The Joy of Museums

Finding Beauty & Meaning in Museums

Apollo 11 Command Module

US Navy 070516-N-6724S-049 Machinist's Mate 3rd Class Davida Edwards examines the Apollo 11 Command Module in the lobby of the National Air and Space Museum

Apollo 11 was the spaceflight mission that landed the first two humans on the Moon. Mission commander Neil Armstrong and pilot Buzz Aldrin, landed the lunar module Eagle on the mid in mid-1969.

After successful Moon mission, the Apollo 11 Command Module called Columbia was used by the astronauts to return to earth by splashing into the Pacific Ocean to be collected by the recovery ship, USS Hornet.

Splashdown 3

Parachutes were deployed seven minutes before the Command Module struck the ocean water with force. During splashdown, the Command Module landed upside down but was righted within 10 minutes by flotation bags triggered by the astronauts. Armstrong’s last official transmission from the Columbia was:

“Everything’s okay. Our checklist is complete. Awaiting swimmers”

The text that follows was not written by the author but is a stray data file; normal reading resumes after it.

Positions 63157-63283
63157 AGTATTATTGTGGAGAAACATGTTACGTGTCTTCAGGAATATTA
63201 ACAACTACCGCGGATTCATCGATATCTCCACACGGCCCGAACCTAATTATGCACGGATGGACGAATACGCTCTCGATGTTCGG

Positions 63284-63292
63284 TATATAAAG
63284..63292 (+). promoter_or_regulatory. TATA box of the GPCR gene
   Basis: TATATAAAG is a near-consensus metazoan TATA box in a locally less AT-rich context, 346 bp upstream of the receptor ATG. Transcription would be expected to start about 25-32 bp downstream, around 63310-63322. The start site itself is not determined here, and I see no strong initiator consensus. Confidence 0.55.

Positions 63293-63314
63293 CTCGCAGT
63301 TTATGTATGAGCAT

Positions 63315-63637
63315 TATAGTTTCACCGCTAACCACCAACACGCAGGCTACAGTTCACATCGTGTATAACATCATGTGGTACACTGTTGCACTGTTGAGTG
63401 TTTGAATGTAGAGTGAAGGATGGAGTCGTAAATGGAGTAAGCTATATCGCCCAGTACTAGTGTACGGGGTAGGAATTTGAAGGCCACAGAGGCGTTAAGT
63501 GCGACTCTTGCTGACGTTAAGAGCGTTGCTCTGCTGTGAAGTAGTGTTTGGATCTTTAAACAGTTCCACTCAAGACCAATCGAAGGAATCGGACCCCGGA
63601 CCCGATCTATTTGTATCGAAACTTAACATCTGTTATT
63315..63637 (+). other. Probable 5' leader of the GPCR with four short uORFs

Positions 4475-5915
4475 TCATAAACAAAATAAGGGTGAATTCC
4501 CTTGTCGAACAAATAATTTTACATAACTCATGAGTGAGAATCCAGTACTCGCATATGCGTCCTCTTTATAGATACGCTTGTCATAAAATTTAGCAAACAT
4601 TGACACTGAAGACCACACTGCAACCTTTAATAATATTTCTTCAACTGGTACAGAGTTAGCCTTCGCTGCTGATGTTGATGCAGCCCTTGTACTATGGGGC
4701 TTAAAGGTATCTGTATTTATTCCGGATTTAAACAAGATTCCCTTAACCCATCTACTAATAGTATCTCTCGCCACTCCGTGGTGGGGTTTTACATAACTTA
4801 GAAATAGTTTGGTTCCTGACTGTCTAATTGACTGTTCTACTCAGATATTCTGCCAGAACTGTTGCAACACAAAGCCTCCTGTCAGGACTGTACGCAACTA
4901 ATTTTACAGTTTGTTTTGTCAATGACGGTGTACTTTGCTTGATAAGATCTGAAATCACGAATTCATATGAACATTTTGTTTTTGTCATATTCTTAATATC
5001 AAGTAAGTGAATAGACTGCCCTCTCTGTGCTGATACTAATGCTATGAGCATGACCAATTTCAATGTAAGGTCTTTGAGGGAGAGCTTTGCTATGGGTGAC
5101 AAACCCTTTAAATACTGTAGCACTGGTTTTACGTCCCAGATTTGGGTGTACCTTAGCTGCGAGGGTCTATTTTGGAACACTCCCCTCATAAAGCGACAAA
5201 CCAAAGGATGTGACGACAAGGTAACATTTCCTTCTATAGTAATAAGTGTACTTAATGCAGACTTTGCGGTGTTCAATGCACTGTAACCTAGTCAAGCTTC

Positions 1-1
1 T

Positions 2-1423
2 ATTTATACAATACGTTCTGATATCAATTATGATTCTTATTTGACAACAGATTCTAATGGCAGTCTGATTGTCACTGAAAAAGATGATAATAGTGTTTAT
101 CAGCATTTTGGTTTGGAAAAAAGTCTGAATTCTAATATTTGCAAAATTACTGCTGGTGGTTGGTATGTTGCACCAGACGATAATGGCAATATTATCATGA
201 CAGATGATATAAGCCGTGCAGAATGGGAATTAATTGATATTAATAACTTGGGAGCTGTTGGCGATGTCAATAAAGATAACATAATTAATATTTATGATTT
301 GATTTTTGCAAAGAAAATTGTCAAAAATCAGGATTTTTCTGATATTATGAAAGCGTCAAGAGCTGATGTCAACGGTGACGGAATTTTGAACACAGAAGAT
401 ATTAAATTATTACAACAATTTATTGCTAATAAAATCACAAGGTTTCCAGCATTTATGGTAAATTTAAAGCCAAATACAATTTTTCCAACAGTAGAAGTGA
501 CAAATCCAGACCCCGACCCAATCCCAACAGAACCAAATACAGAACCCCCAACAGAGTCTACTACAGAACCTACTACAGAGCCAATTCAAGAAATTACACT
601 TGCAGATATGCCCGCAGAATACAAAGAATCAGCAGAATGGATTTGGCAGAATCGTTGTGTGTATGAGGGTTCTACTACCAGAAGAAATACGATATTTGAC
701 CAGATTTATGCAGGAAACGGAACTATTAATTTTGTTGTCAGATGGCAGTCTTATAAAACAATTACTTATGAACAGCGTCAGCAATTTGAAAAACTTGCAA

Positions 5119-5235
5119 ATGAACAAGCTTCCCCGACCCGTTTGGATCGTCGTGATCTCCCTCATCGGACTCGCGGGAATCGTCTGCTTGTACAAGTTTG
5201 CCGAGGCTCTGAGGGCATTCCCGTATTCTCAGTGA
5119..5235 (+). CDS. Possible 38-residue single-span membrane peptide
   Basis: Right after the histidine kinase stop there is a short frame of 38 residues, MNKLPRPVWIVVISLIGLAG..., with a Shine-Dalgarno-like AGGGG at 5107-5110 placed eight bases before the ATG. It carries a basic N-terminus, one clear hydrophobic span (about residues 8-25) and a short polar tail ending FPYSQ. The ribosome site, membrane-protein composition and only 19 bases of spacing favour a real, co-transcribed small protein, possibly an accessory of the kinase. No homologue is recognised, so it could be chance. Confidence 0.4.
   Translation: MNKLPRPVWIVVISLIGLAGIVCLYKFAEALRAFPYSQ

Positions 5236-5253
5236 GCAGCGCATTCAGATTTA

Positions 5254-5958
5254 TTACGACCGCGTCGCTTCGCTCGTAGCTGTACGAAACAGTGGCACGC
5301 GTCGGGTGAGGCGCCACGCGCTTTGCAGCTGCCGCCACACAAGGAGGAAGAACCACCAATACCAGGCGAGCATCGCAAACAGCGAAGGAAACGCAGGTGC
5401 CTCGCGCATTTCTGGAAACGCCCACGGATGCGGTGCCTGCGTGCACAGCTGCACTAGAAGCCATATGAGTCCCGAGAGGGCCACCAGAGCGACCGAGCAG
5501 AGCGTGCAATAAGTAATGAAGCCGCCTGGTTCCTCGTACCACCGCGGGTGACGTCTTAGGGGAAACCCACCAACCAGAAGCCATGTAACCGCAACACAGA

A diver from the Navy helicopter hovering above attached a sea anchor to the Command Module to prevent it from drifting.

The Command Module, Columbia is on display at the National Air and Space Museum. Armstrong’s and Aldrin’s space suits are displayed in the museum’s Apollo to the Moon exhibit.

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Essential Facts:

  • Title:                 Apollo 11 Command Module
  • Name:              Columbia
  • Role:                 Living quarters for the three-person crew
  • Produced:       1969
  • Owner:             NASA
  • Museum:         National Air and Space Museum

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“That’s one small step for man, one giant leap for mankind” Neil Armstrong

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Photo Credit: 1) By U.S. Navy photo by Chief Mass Communication Specialist Aaron Strickland [Public domain], via Wikimedia Commons 2) By NASA [Public domain], via Wikimedia Commons